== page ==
World War String

Swift Evolution is engaged in a war over the multi-line string. While this conversation dates back some time, it has progressively grown more heated in recent days.

I just want closure. I’m more interested in closure than perfection. My favorite solution to date is the Holdsworth/Royal-Gordon approach:


It is simple. It does not disallow pasted text, with the proper support from Xcode. It can theoretically be applied (and removed) mechanically as you can currently do with commenting.

Its parsing/lexing is simple and already Holdsworthed. (In theory, everything that can be conceptualized in Xcode is nearly Holdsworthed.) And it probably wouldn’t be hard to request an Xcode modification similar to Comment/Uncomment that indents and inserts quotes and toggles back to left-alignment at the initial quote mark.

That the debate rages on remains a mystery to me.

Speaking of Xcode and its commenting support, I am still waiting for better Apple-originated structured documentation commenting. As is, it’s particularly ridiculous to try to introduce sample code blocks without manually spacing and adding in third slashes, let alone proof for spell checking and grammar. But that’s probably a rant better left for another blog post.

For today, I support the Holdsworth/Royal-Gordonians. Viva la quoted resistance!


  • Actually, it doesn’t allow pasted text because of the leading quotes in each row. Until Xcode gets multiple cursor support, this means you have to open another editor. Not ideal.

    • The Apple folk have said they can make things happen along the toolchain. This format does not disallow pasted text and the the quotes could theoretically be indented and applied (and removed) mechanically.

      I will update the text because I did not make my point clearly.

    • You’d have to paste it and then do a find/replace of the beginning of each line with “, the equivalent of `a,bs/^/”/` in vi where a and b are line numbers. However, Xcode can easily be changed to have a command that will do this for you, similar to the way `cmd`+`/` prefixes every line in the selection with `//`.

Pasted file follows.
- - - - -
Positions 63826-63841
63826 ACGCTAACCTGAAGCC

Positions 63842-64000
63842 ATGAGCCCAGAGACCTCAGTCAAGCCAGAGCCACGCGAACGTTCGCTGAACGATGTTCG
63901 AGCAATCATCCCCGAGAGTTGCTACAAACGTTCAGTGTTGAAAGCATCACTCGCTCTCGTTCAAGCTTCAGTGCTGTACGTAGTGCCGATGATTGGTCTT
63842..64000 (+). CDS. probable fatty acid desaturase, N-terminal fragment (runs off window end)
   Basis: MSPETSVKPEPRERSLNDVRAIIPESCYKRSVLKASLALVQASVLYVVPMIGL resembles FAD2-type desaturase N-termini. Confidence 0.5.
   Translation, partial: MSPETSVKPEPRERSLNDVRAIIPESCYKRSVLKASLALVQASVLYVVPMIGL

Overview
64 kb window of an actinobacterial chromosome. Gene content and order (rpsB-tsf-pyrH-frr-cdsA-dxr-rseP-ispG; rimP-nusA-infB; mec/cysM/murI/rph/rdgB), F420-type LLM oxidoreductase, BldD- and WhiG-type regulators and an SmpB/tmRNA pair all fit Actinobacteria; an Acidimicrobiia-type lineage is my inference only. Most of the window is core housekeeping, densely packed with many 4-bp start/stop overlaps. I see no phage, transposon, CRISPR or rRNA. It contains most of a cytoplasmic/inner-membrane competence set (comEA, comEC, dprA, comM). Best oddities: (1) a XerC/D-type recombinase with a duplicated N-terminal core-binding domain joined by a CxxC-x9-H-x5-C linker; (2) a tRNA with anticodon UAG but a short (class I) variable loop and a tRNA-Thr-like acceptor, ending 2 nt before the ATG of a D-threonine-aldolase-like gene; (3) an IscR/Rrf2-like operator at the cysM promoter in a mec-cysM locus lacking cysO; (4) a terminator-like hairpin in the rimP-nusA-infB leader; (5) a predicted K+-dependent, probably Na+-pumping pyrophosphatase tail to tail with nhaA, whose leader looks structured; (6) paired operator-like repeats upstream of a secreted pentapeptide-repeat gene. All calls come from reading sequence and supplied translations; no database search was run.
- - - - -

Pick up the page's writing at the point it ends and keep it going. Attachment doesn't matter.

My feeling is that we need one way (and one way only, not like Perl) of doing this. I think Chris Lattner should just impose his own personal preference and have done with it. The total amount of energy expended on this so far has probably exceeded the amount needed to implement the solution.

      • Just to be clear, I don’t care what solution is chosen as long as one single solution is chose,

  • I’m on the other side of the fence. Swift is now multiplatform, and will be used with other editors than Xcode, and not all have great multi cursor support. And even with multi-cursor support, adding and removing line breaks is not as easy as with the other approach.

  • I like it. I’ve always preferred a line-break style that shows the broken line at the *start* of the line rather than the end. So I even do long conditionals like this (Not sure if this formatting is going to work..)

    if ( thisIsALongConditional()
    && thisIsStillALongConditional()
    && whenWillThisMadnessStop())

    I like it because it shows me the purpose of the line I’m reading. When I see the && (or whatever) then it’s clear that this line is continuing from the above.

    This is as opposed to

    if (thisIsALongConditional() &&
    thisIsStillALongConditional() &&

  • Just to be clear.. all that vertical whitespace should be there.. dunno why the HTML code tag does that. But there you have it.